• Phil Tanny
    In an interesting recent article published on BigThink, BigThink editor Alex Berezow suggests that we are effectively alone in the universe, because even if intelligent life exists elsewhere, we're unlikely to meet them given the vast distances involved. His article has succeeded in engaging my interest and inspiring various lines of inquiry here.

    A few sentences near the top of the article may offer the best reply to Berezow's claim. He writes...

    However, outside of popular culture, few serious intellectuals took the notion of aliens seriously. It certainly was not a major academic topic. The prevailing view was that life is uncommon throughout the universe, and Earth just might be the only planet lucky enough to have it. Today, the exact opposite view prevails.Alex Berezow

    What this says to me is that, in the case of intelligent alien life, serious intellectuals have been wrong. They're either wrong now, or they were wrong in their earlier consensus. This would seem to matter, given that Berezow's article is basically based on reference to authority, to what the experts say, to what we currently know, or think we know.


    In the case of UFOs here on Earth, Berezow is correct in pointing us to the fact that various French, Russian and American military and intelligence services are now in a process of bringing considerable technical authority to UFO claims which were formerly considered the sole province of dreamy crackpot wackos.

    The wildly speculating crackpots seem to have been right, at least about the existence of unknown craft in our atmosphere. However, to be clear, even if UFOs do exist in our atmosphere, that doesn't prove anything about the existence of intelligent life across the cosmos. After all, the UFOs are being observed here, not on other planets.

    The bottom line point is that a dramatic record of failure by prominent authorities regarding UFOs should caution us against making any bold claims about UFOs, whether intelligent life exists elsewhere, and what the chances are that we may someday engage it. It seems more honest to simply admit that we are only barely beginning to emerge from ignorance on such enormous matters.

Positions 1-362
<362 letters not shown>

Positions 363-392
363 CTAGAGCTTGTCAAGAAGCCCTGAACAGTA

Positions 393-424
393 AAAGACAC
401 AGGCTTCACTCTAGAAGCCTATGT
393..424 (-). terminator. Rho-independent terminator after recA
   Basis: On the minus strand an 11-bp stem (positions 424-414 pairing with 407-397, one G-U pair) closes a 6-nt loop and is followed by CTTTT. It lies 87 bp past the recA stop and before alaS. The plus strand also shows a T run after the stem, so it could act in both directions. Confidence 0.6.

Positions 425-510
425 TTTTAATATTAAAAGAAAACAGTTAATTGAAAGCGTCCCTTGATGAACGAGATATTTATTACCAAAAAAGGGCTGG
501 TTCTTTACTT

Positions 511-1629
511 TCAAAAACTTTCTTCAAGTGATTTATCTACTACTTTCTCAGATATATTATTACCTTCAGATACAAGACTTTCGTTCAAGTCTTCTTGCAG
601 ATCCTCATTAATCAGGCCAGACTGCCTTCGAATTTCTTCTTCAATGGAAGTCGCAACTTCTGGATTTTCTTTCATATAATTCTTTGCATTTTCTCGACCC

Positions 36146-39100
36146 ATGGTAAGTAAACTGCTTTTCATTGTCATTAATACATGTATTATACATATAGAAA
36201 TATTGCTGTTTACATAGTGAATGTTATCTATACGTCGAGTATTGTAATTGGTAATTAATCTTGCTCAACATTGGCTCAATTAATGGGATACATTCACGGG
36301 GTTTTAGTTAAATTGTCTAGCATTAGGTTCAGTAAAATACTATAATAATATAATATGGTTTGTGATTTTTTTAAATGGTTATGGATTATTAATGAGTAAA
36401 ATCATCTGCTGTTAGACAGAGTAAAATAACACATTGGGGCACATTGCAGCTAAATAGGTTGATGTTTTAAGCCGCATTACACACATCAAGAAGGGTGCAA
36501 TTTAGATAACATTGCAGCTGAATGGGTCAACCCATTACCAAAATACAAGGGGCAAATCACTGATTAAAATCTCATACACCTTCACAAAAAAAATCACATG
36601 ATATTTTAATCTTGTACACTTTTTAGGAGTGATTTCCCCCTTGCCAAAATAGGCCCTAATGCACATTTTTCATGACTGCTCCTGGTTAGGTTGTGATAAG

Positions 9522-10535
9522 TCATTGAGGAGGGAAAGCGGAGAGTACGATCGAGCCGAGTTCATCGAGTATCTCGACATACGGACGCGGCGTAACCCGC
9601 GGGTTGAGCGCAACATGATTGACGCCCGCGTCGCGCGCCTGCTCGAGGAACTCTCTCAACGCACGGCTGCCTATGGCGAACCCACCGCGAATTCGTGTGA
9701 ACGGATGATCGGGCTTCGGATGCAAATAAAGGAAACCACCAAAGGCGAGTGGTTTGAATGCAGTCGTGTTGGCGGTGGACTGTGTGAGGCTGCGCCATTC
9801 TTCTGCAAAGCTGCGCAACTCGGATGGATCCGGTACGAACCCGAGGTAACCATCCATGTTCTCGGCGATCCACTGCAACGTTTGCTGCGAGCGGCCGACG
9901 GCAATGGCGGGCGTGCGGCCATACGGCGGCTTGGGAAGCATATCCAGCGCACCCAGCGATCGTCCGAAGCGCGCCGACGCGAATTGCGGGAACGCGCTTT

Berekow's Argument

    Berekow's argument is that 1) life does not arise easily in the universe due to widespread hostile environments across the cosmos, and 2) interstellar travel is somewhere between impossible and impractical.

    Hostile Environments

    It certainly does seem true that most planets would not be suitable for life, as is true in our own solar system, and probably most others as well.

    However, in the one solar system we know the most about, there is at least one celestial body suitable for life, and perhaps a few others as well. And at least on this planet, life seems to insistently inhabit some quite unlikely environments.

    And, given the incredible vastness of space it seems reasonable for scientists to assume many such hospital places may exist. Thank you Frank Drake. The cosmos does of course contain billions of galaxies each containing billions of stars. That's a lot of unexplored real estate.

    Interstellar Travel

    Berezow is right that, given what we know now, interstellar travel even to the nearest star systems seems hopelessly impractical, if it were even possible for humans.

    The key phrase here is "given what we know now". Yes, according to the laws of physics the speed of light is the celestial speed limit. That is, according to the laws of physics as currently understood by human beings. Let us recall here that only a century ago before Hubble we didn't know about billions of galaxies, the overwhelming vast majority of our universe. In an era characterized by an ever accelerating knowledge explosion, all scientific certainties may be vulnerable. Certainly the history of science is full of "hard facts" which later turned out to be incorrect theories.